NOTE: This article is reprinted with permission from the author. The original article appeared on MassCue’s On Cue Online blog.
“If we teach today’s students as we taught yesterday’s,
we rob them of tomorrow” – John Dewey
Over the past month, I have weeded (discarded) approximately 4,000 outdated, older books from our library’s collection as part of current renovation efforts to create an updated, modernized, technology-rich environment for our students at Sharon High School. These renovation efforts were initiated several years ago by our Library Task Force of parents, teachers and students as we surveyed the wider school community to assess and prioritize necessary changes to our library’s design in alignment with our school-wide and district-wide goals.
It’s an exciting time for the library and library program as we work toward expanded possibilities that will meet students where they are today while also reinforcing traditional research skills. In order to prepare our students to thrive in a digital world that values collaborative team work, problem solving and creativity, our learning spaces need to foster those skills. In a world where information is instantaneously available through devices, we need to shift the focus toward teaching our students how to evaluate that information in order make new meaning out of it. The library as learning commons becomes a center of inquiry and beyond that, a hub of project-based learning, digital literacy, collaboration and creativity.
Nonetheless, even as a librarian who fully embraces the learning commons philosophy, I found myself in tears when I reached the poetry section and needed to discard the yellowed, dusty, older volumes of Frost, Dickinson and Yeats, to name a few. First and foremost, as a librarian, I am a lover of beautiful language, ideas and poetry. Essential Question: How to make peace with this process of change?
For many of us, books are sacred, soulful objects. They carry a symbolic weight that extends beyond their mere content and size. As physical objects, they are imbued with the gravity of the past and offer themselves to us as transmitters not only of knowledge but also, at times, of personal and collective history. As I discard the outdated copy of Yeats, I read with amusement the graffiti inside the cover, “John S. has the cutest buns in room 107.” John is more than likely now a grandfather. Still, I am discarding a tiny, if insignificant piece of my school’s history as I move that book to the discard pile. The ghost of my own father, a high school English teacher who wall-papered my childhood home with bookshelves lined with volume upon volume, is with me, and I feel the need to fully convince both of us that what I am doing is right.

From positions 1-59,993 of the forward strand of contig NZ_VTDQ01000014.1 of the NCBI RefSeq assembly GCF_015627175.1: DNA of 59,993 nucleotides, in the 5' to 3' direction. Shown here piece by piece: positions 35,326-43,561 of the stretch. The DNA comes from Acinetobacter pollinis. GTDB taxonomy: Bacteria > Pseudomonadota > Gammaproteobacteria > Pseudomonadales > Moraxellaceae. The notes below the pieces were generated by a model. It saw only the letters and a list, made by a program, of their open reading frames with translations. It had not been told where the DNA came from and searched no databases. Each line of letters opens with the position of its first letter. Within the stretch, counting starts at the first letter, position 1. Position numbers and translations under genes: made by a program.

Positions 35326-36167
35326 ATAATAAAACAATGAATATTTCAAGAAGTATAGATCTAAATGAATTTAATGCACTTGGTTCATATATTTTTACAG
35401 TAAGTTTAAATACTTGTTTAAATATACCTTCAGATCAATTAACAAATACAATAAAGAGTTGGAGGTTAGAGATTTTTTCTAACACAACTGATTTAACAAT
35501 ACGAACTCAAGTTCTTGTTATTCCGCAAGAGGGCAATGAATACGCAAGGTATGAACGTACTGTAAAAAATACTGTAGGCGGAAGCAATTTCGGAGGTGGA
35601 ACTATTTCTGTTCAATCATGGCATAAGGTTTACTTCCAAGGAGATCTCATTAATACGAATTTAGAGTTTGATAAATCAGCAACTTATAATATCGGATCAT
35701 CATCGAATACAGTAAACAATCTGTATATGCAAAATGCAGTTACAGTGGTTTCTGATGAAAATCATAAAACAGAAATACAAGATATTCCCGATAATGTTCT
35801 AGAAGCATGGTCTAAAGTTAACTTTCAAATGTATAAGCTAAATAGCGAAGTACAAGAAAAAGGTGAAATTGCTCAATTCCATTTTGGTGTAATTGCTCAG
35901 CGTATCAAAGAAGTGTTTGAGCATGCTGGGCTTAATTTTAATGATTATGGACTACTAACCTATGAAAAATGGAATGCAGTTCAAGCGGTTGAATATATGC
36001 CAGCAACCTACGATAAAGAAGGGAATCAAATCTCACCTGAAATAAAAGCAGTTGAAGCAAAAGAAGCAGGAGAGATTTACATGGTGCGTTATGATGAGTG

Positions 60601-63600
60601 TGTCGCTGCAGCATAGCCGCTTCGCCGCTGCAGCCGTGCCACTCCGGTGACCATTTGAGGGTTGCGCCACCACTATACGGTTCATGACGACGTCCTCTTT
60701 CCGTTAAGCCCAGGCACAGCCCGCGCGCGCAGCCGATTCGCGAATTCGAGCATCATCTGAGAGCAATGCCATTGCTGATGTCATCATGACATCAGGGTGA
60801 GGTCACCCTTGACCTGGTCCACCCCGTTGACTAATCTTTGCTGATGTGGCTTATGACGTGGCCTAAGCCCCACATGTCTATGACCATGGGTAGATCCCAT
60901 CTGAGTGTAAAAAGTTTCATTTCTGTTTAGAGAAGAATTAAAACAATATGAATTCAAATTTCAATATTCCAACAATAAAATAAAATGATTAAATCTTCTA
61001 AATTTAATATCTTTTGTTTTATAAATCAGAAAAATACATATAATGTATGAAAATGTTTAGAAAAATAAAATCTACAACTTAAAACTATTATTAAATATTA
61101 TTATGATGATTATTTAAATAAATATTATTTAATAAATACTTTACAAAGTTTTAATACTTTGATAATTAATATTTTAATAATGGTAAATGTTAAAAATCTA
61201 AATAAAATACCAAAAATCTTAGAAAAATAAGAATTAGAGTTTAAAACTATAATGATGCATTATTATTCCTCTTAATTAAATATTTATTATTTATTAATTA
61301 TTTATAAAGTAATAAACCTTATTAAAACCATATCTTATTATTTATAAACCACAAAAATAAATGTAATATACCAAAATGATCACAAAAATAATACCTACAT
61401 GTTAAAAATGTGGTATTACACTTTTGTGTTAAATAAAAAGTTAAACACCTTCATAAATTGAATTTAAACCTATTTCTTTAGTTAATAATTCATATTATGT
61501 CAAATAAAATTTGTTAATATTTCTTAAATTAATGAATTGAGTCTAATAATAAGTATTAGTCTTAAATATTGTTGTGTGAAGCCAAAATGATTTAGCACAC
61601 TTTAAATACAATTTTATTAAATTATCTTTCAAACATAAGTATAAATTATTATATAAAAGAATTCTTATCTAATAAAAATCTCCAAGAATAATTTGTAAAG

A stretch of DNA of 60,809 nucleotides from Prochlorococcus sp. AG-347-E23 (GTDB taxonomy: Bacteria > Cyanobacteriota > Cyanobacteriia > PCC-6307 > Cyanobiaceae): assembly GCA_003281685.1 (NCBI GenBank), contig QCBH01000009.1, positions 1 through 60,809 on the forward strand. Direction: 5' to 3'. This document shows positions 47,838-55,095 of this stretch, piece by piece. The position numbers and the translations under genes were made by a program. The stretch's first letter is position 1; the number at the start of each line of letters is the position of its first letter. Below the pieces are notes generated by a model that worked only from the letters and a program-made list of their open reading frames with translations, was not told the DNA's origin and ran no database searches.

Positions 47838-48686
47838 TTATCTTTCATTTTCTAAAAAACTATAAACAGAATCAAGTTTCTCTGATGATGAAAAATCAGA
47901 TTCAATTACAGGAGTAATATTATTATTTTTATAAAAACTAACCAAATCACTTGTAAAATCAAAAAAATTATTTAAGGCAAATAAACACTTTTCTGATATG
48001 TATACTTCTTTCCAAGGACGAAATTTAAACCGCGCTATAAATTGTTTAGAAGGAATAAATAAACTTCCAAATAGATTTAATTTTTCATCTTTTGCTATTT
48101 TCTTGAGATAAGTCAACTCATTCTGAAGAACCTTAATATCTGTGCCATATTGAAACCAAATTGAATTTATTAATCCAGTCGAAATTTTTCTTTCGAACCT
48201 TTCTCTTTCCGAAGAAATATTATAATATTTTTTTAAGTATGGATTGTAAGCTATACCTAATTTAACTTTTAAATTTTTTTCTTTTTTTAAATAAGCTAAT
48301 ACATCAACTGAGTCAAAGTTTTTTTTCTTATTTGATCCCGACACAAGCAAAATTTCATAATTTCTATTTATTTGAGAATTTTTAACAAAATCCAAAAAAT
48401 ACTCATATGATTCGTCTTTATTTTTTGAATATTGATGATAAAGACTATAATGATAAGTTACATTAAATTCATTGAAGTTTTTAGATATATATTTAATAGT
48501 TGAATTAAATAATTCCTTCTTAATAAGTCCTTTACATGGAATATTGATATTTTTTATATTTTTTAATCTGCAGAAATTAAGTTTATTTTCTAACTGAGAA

What helps me is the knowledge that it is not about me and I don’t dare take this personally. It’s about my students, and what they need in order to succeed. They do not need moldy copies of yellowed, dusty books. Which is not to say that some of those classic poetry books don’t need replacing. But perhaps, in addition, I can work with our English Dept. to collaborate on signing up some student teams for the national “Poetry Out Loud” competition, to bring the essence of those poems to life as performance pieces. Perhaps, students could also create videos of their poems as interpretive art through Animoto, incorporating music and sound to learn valuable visual literacy and technology skills as well as literary analysis. I am excited about these new possibilities that allow for the teaching of trans-literacies.
As I complete the weeding process, I look to models such as Brown University’s Digital Scholarship lab: an amazing space designed specifically for collaboration, flexibility, and ease of use for scholars working on data-rich and visually oriented research, and at the high school level, Tenafly High School’s Lalor Library in Tenafly, New Jersey.
Moving full circle between past and future, I also look to the writing on the inside cover of the last book my father gave me before he left this world, “They Made America: From the Steam Engine to the Search Engine: Two Centuries of Innovators,” by Harold Evans. The handwritten page reads, “To Cathy- Here is your surprise Xmas present. It may, or may not, be useful, but it will certainly impress you, just as you have impressed me. Love, Daddy p.s. I hope it fits in your suitcase.”
Reading these words, I am reminded that even my bibliophile father would have supported my efforts as a librarian to pave the way for an innovative learning space for students. He was first and foremost, a teacher who embraced unconventional teaching methods to engage his students.
The very large book did indeed fit in my suitcase and made its way along with several other treasured volumes from California to Kathmandu and back home to Massachusetts. Of course, their owner valued the knowledge inside the books more so than a few unnecessary pairs of socks or sweaters.
Perhaps, it is possible to be forward thinking, innovative, sentimental and impractical all at once. Answer to Essential Question:
“Come gather ‘round people
Wherever you roam
And admit that the waters
Around you have grown
And accept it that soon
You’ll be drenched to the bone.
If your time to you is worth savin’
Then you better start swimmin’
Or you’ll sink like a stone
For the times they are a-changin’.”
Cathy Collins is the librarian at Sharon High School